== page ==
Statistics Computing on Manifolds: from Riemannian Geometry to Computational Anatomy

Xavier Pennec
Institut National de Recherche en Informatique Automatique (INRIA)
Projet Epidaure

Computational anatomy aims at modeling the biological variability of the human anatomy.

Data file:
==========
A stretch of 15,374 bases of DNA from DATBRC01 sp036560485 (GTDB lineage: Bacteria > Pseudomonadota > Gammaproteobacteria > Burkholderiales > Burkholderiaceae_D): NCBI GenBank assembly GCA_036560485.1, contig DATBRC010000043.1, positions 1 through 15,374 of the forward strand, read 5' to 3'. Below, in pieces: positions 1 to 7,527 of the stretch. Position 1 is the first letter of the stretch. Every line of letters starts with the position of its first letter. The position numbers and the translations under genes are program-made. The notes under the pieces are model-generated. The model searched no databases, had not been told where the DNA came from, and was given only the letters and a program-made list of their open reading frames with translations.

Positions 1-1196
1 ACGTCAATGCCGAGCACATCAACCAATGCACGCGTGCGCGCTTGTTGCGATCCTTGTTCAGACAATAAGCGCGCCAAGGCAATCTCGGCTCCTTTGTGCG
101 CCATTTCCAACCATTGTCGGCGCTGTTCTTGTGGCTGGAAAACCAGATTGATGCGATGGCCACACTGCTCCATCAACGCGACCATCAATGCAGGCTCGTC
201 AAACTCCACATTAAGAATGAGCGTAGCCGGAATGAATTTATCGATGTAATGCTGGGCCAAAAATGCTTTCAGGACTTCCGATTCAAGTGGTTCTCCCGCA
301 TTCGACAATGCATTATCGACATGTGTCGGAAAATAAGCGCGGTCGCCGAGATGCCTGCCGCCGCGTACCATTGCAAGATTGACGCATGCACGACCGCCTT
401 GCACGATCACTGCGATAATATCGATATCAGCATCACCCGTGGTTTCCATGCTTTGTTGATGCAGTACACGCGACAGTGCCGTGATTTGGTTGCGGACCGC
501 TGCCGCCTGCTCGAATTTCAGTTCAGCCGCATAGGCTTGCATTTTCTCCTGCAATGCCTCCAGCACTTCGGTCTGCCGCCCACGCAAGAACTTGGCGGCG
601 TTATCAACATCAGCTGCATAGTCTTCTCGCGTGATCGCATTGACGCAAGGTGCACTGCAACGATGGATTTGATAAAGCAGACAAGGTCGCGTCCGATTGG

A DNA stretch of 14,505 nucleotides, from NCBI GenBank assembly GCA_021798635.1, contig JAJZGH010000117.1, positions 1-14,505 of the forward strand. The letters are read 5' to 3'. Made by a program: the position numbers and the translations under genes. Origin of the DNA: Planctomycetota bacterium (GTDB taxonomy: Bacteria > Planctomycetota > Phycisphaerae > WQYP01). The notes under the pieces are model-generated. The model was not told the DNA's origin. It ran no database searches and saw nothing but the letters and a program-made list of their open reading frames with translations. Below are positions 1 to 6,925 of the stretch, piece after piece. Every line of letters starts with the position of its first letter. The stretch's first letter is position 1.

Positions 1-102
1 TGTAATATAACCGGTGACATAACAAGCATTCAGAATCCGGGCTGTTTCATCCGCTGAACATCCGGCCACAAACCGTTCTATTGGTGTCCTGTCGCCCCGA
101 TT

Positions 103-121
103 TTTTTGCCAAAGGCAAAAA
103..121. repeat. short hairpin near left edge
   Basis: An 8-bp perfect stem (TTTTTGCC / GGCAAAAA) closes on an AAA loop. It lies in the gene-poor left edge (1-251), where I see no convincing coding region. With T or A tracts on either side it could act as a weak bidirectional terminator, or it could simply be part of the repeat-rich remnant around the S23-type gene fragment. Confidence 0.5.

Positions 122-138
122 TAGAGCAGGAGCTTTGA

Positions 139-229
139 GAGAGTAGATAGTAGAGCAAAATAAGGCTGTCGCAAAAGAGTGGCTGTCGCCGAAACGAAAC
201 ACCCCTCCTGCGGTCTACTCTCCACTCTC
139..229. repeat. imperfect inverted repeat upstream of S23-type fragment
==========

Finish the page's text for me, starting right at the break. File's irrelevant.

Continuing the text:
To reach this goal, the method is to identify anatomically representative geometric features (points, tensors, curves, surfaces, volume transformations), and to describe and compare their statistical distribution in different populations. Unfortunately, geometric features often belong to manifolds that are not vector spaces. Based on a Riemannian manifold structure, we will detail how one can develop a consistent framework for statistical computing on manifolds, starting with the notions of mean value and covariance matrix of a random element, normal law, Mahalanobis distance and test. Then, we will extend the Riemannian computing framework to PDEs for smoothing and interpolation of fields of geometric elements with the example of positive define symmetric matrices (tensors). We show that the choice of a convenient Riemannian metric allows to generalize consistently to tensor fields many important geometric data processing algorithms such as interpolation, filtering, diffusion and restoration of missing data. This framework will be exemplified with the modeling of the brain variability from a dataset of lines on the cerebral cortex. The resulting dense 3D variability map can be seen as the diagonal elements of the Green's function of the Brain accross subjects. This modeling can be extended with non-diagonal element by computing significantly correlated regions in the brain. Finally, we will discuss some of the methods that have been recently introduced to compute statistics on diffeomorphisms.

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